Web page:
bpm n. Beats per minute, of your heart that is. Useful to see how hard you're working during gym training or running and measured by more and more wearables. See heart rate training zones.



cadence n. Steps per minute while running, determined by height, weight, stride length and ability. The magic number for pros is considered to be 180, yours will probably be 160 - 170. In cycling, it's your pedalling rate.

calorie denial n. Someone who lies to MyFitnessPal or 'forgets' to act honestly towards any food tracking app is in denial of their calories. They have no respect for themselves. Or others.

crowdfund v. Historic usage: to throw cash at vapourware made by companies you've never heard of that you have a 9% chance of actually owning using sites such as Kickstarter or Indiegogo. Current usage: to throw cash at devices made by companies you've never heard of that you have a pretty good chance of wearing in 6-12 months time using sites such as Kickstarter and Indiegogo.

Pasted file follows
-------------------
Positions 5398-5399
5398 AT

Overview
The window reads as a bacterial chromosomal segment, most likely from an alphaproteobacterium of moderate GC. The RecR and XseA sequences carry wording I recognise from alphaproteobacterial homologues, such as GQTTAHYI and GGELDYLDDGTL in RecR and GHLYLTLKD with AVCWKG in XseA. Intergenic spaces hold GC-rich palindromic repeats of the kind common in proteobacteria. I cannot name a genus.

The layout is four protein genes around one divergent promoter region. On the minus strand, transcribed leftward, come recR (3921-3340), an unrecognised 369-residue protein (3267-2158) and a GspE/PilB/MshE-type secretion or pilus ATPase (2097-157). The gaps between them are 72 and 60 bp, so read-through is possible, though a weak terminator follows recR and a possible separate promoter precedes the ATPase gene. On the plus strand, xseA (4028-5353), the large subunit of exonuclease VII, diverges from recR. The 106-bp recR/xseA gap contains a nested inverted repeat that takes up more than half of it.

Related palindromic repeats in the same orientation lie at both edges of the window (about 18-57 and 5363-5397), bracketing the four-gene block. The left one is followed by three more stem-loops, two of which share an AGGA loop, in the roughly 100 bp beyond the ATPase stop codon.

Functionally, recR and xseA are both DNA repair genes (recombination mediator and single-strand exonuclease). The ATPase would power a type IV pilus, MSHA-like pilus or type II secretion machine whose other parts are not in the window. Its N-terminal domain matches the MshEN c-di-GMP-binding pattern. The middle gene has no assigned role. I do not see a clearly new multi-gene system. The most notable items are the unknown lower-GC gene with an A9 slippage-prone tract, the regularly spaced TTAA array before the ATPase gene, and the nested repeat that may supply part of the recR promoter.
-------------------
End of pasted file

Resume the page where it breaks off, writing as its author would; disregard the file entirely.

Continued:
data n. How most health and fitness wearable tech makes itself useful - collecting data about your body or its performance. Aggregated and (sometimes) explained and analysed in device companion apps and all-in-one apps such as Apple Health, Google Health and Samsung Health. A problem with big potential.

Dick Tracy n. This guy. He solved comic strip crimes from the 1930s to the 1970s and beyond with help from his Two-Way Wrist Radio. Thanks to cellular smartwatches like the Apple Watch Series 6 - which even includes a walkie talkie feature - we can now do this.



early adopter n. The only person patient enough to buy, wear and use most wearable tech before late 2014. Owned a smartwatch in the mid 90s. Still has it somewhere if you're interested.

E Ink/e-paper n. OK, here goes - e-paper refers to any display tech that aims to look like paper: high contrast, easily visible in sunlight, low power, usually black and white. E Ink is one specific company making very good e-paper displays for the Amazon Kindle and even dropping them on hybrid smartwatches like the Skagen Jorn Hybrid HR. Phew, that was easier than we thought.